evening storms and the presence of this weak energy aloft may
allow storm initiation over the rising terrain of the eastern
basin and the Waterville addition to the mountain

By Saturday drier air finally invades the region effectively
suppressing any further thunderstorm threat except for a small
lingering chance over the Idaho Panhandle. The surface thermal
trough will remain over the basin and the drier air will heat more
efficiently resulting in the highest temperatures of the week for
a splendidly benign beginning for weekend outdoor activities.

Sunday through Wednesday...An active weather pattern will prevail
across the Inland Northwest during this time period as an upper
level trough takes aim at the region. Timing differences between
the GFS and ECMWF are starting to be resolved with the 12Z run
today. The GFS has shown better run-to-run consistency up to this
point and now the latest run of the EC is trending closer to the
GFS timing. With confidence increasing, I have increased PoPs and
thunderstorm coverage for Monday/Monday night time period. The
upper trough will track toward the PacNW coast Sunday, placing the
forecast area under warm and moist southwest flow. This will keep
temperatures above normal Sunday with some shower and thunderstorm
coverage possible across the southeast zones. As the trough swings
inland Sunday night into Monday it will take on a negative tilt.
This pattern is a favorable one for showers and thunderstorms
across the forecast area. A decent amount of shear and surface-
based CAPE values of 500 to 1000 J/kg Monday afternoon means that
some thunderstorms could become organized. A tap into a sub
tropical moisture fetch supports heavy rain as a threat as well.
Tuesday the upper low drifts over the Inland Northwest with the
threat of scattered showers and thunderstorms continuing in an
unstable atmosphere. By Wednesday the low starts to exit to the
east and thunderstorm coverage will be more focused on the eastern
zones. Daytime temperatures will be on a cooling trend as the
region comes under the influence of the upper low with associated
clouds and precipitation. Expect widespread 80s on Sunday to be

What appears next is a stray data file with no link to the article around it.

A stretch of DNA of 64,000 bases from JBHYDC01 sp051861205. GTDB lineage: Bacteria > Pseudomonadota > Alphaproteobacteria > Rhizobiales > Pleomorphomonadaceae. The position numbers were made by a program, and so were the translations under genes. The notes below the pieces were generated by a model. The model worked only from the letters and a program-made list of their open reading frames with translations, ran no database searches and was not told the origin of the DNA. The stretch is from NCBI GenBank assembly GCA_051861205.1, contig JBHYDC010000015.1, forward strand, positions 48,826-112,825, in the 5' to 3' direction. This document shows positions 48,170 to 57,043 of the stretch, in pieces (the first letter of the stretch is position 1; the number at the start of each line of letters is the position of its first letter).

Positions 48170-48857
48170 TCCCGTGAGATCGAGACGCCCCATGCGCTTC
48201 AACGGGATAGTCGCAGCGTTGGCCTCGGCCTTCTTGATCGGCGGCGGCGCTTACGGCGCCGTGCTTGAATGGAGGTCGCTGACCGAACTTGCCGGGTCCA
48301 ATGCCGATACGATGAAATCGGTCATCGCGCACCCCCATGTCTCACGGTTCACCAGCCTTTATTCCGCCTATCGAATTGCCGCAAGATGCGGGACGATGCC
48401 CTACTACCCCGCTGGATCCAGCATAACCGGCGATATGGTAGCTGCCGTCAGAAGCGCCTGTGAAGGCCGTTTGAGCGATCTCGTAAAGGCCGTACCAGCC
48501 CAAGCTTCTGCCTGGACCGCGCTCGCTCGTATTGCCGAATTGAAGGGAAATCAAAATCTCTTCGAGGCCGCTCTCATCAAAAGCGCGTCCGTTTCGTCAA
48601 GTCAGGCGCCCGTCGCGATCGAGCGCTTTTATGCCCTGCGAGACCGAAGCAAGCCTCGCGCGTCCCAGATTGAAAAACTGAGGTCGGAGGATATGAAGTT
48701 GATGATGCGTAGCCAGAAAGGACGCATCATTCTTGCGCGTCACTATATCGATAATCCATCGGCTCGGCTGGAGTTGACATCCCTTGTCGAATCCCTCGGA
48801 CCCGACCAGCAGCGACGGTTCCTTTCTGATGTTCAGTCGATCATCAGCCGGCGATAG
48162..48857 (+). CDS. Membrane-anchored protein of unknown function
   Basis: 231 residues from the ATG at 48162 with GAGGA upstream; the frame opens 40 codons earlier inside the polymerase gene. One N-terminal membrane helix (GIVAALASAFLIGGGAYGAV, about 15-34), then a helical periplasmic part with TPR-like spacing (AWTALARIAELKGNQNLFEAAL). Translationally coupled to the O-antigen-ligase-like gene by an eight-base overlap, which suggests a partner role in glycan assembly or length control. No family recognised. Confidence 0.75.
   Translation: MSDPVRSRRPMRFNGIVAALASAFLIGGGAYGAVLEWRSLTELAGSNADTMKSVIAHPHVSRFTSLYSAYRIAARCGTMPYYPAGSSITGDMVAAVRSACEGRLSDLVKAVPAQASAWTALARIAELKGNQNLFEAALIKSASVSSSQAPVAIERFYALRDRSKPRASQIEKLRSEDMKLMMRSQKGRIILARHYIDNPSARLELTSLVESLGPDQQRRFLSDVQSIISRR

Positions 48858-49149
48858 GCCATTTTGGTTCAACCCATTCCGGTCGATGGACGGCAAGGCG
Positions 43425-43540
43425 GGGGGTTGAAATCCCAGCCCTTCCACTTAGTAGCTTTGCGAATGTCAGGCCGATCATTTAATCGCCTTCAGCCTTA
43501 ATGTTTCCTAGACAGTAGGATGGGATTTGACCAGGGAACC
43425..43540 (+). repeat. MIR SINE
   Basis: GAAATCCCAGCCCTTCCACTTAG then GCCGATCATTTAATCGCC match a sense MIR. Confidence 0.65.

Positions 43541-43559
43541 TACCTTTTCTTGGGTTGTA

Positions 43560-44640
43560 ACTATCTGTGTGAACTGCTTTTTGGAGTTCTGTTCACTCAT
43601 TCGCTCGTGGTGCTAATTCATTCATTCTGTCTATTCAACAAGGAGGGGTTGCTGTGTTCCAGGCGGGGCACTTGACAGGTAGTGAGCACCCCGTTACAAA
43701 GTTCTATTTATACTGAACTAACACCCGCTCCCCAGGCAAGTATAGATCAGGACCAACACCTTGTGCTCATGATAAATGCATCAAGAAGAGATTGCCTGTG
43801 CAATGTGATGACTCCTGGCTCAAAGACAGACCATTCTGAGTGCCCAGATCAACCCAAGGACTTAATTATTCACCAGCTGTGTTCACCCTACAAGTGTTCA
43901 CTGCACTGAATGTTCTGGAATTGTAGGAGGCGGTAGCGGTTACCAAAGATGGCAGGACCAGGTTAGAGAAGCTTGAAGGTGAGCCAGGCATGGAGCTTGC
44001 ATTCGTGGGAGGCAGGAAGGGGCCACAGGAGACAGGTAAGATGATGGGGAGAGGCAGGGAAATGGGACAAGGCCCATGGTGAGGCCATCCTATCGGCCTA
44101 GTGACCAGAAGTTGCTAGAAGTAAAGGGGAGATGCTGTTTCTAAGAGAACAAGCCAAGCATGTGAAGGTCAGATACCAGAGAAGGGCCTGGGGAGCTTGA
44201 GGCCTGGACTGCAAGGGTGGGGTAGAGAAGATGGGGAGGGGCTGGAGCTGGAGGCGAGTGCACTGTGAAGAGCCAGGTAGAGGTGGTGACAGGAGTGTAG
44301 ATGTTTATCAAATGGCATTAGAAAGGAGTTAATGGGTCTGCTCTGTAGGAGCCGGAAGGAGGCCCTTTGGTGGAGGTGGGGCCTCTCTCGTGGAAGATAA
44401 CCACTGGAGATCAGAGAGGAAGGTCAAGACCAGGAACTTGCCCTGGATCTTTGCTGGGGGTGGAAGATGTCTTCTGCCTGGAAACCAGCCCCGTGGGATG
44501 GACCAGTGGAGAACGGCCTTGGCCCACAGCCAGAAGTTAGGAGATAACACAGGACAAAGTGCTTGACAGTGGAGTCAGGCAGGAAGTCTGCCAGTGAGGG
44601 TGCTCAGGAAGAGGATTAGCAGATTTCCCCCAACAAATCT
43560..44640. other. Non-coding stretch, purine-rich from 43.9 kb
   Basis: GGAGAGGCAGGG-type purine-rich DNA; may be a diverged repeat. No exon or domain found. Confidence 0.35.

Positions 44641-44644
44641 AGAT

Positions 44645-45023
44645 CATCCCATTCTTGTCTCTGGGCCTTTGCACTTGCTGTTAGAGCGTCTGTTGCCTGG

replaced by 70s for the first half of the work week. /Kelch


00Z TAFS: Isold to sct -shra/-tsra will be possible across much
of the region, with the best chance before 03Z. Thereafter the
main threat will dissipate with the loss of daytime heating. There
may be some lingering showers chances into the early overnight
between MWH, GEG, SFF, COE with the potential for the left over
showers over the northern mountains to drift south, before
abating but confidence is low.  The threat of showers/t-storms
will be renewed Thursday afternoon, with the main chances closer
to the mountains/ID border, including near EAT, COE, PUW, LWS and
maybe SFF. Brief heavy rain, gusty/erratic winds and small hail
are possible, along with isolated lightning strikes. There will
also be a small window where patchy fog is possible, between 11Z
and 16Z around SFF/COE and perhaps LWS. Confidence leans toward
this not being much of issue and if any develops it should be
shallow and short-lived. /J. Cote`


Spokane        52  79  57  82  59  85 /  20  10  10  20  10  10
Coeur d`Alene  49  78  54  82  56  83 /  30  20  20  30  20  20
Pullman        46  75  52  82  56  83 /  30  20  20  20  20  20
Lewiston       52  83  58  88  63  90 /  40  10  10  20  20  20
Colville       53  82  54  83  54  86 /  30  20  20  30  20  20
Sandpoint      50  78  51  81  52  80 /  30  20  20  30  20  20
Kellogg        47  76  49  81  53  81 /  40  40  40  30  30  20
Moses Lake     53  86  58  90  59  92 /  10  10  10  10  10  10
Wenatchee      59  86  64  89  63  90 /  10  10  10  10  10  10
Omak           51  86  56  87  54  90 /  20  10  10  20  20  10



$$ is the U.S. government's official web portal to all federal, state and local government web resources and services.